You know that feeling when it seems like money simply disappears from your wallet and accounts? It’s about to get (a little) worse.
Until now, when an app on Apple’s App Store increased its subscription price, subscribers were notified and required to opt in. If they failed to do so, the subscription would not be renewed at the next billing period.
But this has changed. In an update on its site for developers, Apple said that app developers will now be able to increase subscription price without the user being notified.
Granted, there are certain criteria that need to be met for this to happen. From the document: “The specific conditions for this feature are that the price increase doesn’t occur more than once per year, doesn’t exceed US$5 and 50% of the subscription price, or US$50 and 50% for an annual subscription price, and is permissible by local law.”
For price increases that are above these limits, users will again have to opt in.
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Apple says it made the change because the opt in requirement led to some services being “unintentionally interrupted for users,” who then had to resubscribe. And when the prices do change, the company will notify users via email, push notification, and a message within the app.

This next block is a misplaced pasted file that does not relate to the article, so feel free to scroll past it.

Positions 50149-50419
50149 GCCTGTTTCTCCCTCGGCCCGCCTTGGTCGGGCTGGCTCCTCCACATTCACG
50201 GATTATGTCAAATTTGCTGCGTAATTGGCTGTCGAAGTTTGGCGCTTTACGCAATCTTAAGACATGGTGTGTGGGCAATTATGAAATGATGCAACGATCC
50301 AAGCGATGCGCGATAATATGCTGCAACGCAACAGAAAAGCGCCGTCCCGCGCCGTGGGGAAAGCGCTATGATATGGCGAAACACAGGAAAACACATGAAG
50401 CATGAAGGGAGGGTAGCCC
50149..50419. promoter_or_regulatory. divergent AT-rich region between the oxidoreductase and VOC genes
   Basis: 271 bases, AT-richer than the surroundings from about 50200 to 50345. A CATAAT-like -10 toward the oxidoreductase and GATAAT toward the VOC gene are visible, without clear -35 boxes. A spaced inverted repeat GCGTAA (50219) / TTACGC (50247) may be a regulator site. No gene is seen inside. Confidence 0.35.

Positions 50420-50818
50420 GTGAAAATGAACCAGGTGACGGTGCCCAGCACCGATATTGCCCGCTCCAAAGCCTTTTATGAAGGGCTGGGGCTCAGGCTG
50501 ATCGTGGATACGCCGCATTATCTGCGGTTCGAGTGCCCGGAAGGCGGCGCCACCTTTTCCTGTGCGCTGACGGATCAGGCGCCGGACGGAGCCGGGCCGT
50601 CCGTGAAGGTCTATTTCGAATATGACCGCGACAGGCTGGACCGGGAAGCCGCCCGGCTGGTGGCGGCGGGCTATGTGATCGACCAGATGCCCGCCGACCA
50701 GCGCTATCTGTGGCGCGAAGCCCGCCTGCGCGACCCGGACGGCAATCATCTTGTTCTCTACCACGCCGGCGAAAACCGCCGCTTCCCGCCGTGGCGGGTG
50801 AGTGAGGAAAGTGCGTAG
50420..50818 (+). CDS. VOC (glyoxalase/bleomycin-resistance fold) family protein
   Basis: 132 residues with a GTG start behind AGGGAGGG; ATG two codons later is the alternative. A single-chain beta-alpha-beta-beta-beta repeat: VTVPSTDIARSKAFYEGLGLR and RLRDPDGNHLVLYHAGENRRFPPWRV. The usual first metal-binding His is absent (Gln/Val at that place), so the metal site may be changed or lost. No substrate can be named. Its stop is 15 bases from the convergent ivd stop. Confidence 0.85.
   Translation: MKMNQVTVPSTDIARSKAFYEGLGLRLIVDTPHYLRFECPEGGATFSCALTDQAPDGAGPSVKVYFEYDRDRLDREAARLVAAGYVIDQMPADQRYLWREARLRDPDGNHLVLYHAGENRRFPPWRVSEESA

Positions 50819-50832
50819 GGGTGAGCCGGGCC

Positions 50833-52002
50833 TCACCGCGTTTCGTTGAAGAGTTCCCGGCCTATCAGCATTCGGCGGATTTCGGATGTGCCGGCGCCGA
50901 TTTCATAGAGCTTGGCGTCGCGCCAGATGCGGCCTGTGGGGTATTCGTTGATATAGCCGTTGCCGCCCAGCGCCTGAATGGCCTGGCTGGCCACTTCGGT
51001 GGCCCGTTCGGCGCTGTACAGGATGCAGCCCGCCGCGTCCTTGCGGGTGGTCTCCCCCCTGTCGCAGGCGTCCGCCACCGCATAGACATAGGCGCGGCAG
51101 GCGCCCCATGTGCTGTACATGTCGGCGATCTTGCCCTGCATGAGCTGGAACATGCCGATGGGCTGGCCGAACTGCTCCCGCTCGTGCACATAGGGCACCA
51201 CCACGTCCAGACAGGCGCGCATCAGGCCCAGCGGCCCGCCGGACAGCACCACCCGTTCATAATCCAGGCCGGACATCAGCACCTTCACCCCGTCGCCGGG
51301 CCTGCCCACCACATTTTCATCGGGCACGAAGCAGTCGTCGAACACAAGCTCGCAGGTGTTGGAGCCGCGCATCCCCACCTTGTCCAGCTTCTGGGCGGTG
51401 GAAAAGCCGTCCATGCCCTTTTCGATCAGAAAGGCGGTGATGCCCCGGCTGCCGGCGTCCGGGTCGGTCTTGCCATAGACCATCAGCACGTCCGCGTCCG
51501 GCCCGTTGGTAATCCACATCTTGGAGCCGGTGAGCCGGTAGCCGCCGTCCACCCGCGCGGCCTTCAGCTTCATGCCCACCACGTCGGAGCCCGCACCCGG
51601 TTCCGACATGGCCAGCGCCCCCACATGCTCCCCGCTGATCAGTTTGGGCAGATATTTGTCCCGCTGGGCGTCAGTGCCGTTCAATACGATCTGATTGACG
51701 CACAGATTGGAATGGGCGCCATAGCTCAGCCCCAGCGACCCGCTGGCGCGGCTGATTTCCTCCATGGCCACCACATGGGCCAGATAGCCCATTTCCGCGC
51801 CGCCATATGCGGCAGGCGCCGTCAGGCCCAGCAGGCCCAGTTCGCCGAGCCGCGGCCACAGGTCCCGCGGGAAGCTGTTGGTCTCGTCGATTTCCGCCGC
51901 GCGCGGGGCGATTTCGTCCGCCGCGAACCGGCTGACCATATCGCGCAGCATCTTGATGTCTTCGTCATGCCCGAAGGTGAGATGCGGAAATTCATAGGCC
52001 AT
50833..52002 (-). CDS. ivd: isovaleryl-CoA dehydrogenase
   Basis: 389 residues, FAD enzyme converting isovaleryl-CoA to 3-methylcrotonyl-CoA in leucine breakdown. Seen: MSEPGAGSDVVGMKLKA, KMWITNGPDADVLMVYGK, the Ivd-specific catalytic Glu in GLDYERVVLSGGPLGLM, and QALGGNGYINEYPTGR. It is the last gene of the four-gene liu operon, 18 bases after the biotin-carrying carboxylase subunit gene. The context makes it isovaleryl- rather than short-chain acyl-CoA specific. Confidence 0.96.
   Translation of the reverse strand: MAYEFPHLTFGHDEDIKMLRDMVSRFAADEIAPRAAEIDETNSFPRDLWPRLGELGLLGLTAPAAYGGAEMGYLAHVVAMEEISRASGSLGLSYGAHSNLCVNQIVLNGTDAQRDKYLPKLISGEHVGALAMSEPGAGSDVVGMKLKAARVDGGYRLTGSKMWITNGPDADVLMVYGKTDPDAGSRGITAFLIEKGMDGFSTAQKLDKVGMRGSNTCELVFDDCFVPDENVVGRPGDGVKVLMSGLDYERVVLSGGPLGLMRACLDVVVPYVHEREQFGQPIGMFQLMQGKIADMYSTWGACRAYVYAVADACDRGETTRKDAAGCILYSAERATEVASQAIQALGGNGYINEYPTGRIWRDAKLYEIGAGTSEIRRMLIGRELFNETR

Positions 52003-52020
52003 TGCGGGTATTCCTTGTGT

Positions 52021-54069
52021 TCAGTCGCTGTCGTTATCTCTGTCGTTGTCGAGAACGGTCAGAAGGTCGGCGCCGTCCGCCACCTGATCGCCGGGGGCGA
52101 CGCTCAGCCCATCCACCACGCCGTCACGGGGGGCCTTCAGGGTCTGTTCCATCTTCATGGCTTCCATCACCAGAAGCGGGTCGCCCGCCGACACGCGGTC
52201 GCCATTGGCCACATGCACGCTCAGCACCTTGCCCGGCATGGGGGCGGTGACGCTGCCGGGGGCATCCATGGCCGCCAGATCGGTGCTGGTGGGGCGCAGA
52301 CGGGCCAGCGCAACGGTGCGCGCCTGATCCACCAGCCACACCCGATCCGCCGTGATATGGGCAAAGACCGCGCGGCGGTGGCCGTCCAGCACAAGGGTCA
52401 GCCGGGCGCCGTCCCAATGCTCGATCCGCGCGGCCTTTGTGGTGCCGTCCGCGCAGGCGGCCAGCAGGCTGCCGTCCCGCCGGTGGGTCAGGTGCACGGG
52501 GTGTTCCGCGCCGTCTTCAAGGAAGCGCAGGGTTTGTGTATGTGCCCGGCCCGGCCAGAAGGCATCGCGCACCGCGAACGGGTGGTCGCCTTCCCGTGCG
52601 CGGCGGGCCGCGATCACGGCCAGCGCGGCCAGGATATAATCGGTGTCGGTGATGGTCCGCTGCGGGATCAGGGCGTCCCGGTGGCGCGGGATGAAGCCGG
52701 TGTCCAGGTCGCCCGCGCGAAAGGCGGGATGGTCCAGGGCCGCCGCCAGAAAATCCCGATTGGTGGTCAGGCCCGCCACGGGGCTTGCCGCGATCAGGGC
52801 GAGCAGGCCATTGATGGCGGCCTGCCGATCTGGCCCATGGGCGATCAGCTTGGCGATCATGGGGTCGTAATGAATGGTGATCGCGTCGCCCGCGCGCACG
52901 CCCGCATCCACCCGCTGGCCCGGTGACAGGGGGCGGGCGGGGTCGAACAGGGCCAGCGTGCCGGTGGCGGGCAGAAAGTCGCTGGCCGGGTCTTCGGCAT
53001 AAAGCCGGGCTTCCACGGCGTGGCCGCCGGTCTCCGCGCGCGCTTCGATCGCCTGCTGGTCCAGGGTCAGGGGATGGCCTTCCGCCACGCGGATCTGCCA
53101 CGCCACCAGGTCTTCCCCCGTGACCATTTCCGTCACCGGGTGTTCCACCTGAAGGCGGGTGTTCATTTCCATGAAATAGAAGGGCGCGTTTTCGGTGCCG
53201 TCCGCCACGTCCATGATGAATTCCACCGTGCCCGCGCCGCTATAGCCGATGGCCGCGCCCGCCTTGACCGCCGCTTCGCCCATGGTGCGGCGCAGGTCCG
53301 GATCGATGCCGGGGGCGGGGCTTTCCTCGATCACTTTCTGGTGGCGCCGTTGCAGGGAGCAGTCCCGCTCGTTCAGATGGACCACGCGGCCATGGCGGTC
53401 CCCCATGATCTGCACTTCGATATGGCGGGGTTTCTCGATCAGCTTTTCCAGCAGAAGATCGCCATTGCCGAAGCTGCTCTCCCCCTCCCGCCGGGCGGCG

As an example of what this could look like in real life, an app that initially charged you $100 per year could increase that to $250 per year over three years, which isn’t exactly negligible. Fortunately, price increases can only happen once a year, but users will certainly have to be more vigilant in checking whether the price of their app subscriptions has increased.